karst cave


These caves contain the longest subterranean river known in the world, the Rubicon (not to be confused with the Rubicon in Italy). The caves opened in 1912 and were originally equipped with torches. 8,000 years ago Paleolithic hunters sheltered themselves in the caves; much later the same area was used as a wine shelter. More recently the caves were used as a shelter during World War II.


Cave and Karst Training Promotes Protection of Fragile Resources  

The BLM manages over 1,500 caves and karst (an area of limestone terrain characterized by sinks, ravines, and underground streams) in eleven states across the west.

Last week, ten BLM and three U.S. Forest Service Outdoor Recreation Specialists participated in a full-day training session on Cave & Karst Management, led by two BLM cave specialists. The course included a short classroom session about the Federal Cave Protection Act of 1988 and other Cave/Karst Management laws, regulations, policies and procedures as well as the background and policies specific to preventing the spread of White Nose Syndrome among bat colonies.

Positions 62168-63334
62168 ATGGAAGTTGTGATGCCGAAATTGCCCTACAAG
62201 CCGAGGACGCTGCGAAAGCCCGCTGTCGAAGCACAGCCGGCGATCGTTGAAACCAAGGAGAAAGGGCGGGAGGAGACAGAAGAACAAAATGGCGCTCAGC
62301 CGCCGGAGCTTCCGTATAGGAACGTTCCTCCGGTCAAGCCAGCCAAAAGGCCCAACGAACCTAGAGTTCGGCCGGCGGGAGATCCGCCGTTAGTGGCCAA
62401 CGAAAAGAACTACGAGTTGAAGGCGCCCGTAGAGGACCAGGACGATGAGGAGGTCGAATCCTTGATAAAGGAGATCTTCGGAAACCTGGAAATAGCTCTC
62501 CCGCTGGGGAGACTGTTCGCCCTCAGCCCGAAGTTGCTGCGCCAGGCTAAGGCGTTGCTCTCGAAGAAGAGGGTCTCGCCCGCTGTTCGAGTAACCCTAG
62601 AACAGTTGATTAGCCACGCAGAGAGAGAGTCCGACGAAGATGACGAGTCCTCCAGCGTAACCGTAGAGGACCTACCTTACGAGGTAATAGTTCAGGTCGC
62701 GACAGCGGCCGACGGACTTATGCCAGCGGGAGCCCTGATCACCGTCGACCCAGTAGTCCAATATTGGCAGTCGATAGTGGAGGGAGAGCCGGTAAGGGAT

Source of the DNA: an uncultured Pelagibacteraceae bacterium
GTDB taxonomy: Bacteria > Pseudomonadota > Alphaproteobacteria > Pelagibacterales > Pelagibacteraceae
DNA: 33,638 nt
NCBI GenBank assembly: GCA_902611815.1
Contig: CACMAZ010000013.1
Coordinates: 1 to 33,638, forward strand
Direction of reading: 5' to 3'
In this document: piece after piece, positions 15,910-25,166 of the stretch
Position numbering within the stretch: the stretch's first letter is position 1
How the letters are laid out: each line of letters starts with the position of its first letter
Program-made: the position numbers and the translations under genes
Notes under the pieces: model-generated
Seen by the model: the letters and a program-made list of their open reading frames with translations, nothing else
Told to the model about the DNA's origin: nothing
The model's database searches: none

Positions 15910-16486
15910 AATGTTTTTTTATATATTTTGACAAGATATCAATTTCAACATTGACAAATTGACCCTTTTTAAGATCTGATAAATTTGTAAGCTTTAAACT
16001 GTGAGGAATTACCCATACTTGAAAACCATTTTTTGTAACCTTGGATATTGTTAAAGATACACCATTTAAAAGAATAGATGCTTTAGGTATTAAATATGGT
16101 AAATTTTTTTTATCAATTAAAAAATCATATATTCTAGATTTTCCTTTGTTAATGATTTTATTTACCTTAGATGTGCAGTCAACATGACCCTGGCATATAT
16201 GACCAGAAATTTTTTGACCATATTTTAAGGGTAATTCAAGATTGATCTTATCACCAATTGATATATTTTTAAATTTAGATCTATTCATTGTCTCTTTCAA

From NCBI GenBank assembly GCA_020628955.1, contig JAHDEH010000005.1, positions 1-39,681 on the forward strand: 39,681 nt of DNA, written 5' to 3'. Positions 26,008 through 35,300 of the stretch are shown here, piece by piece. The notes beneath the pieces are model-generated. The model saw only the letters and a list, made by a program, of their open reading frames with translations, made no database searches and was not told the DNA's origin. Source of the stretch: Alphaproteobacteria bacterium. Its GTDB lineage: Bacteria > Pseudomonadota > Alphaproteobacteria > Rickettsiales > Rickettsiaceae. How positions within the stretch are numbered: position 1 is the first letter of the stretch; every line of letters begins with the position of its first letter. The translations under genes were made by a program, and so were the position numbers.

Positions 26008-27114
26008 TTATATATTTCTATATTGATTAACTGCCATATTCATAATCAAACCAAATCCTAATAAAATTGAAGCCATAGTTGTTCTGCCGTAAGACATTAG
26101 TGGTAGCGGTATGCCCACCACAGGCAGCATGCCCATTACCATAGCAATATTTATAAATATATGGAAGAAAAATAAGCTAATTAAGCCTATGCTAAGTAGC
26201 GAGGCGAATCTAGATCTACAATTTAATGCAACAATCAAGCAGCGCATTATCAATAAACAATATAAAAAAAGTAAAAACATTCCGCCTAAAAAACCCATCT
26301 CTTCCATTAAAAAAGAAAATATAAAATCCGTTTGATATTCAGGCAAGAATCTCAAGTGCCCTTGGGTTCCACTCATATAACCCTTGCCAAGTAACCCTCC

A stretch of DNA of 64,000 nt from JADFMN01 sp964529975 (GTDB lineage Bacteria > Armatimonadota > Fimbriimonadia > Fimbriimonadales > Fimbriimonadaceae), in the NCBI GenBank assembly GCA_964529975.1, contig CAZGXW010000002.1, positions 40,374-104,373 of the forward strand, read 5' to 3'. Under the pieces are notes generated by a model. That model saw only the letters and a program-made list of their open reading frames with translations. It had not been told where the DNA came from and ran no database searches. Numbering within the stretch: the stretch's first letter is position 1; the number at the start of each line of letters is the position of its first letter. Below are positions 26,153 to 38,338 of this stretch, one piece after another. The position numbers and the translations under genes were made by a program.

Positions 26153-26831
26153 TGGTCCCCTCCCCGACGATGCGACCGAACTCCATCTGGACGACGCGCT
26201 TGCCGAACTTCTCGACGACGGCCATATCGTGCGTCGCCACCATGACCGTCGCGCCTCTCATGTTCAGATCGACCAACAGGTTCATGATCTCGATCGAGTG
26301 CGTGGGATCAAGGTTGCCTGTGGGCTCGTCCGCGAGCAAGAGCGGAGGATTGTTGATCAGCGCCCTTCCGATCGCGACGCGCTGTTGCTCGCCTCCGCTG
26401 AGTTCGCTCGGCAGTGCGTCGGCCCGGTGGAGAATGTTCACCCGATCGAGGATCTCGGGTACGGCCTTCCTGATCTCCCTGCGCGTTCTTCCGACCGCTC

For the field portion of the training, the group visited a lava tube east of Bend, Oregon. They looked for evidence that the cave meets the criteria for “Significant Cave status under the Federal Cave Protection Act.“  Prior to leaving the site, the group practiced decontamination procedures designed to prevent any spread of WNS from cave to cave.  

CLICK HERE to view all photos from the training, and to read about the management techniques BLM uses to balance land use activities and the protection of the nation’s fragile cave and karst resources.


Let’s take a tour of Kentucky’s Mammoth Cave, by far the longest known cave system in the world.


This is Thunder Cave, in Australia. This is a classic Karst cave, created by the erosion of limestone by underground streams. Now, the ocean has invaded the cave and created a “blowhole” where the action of waves is concentrated. Until 1990 there was an arch above this inlet.


Ever gone cave diving several hundred meters beneath the surface of the ocean in a location in Albania with incredibly clear water? If you haven’t, check this out. Great views of life in the upper portions of the cave giving way to sedimentary limestone layers, deposited on the edge of the Tethys Ocean (and now eroding) as they go down.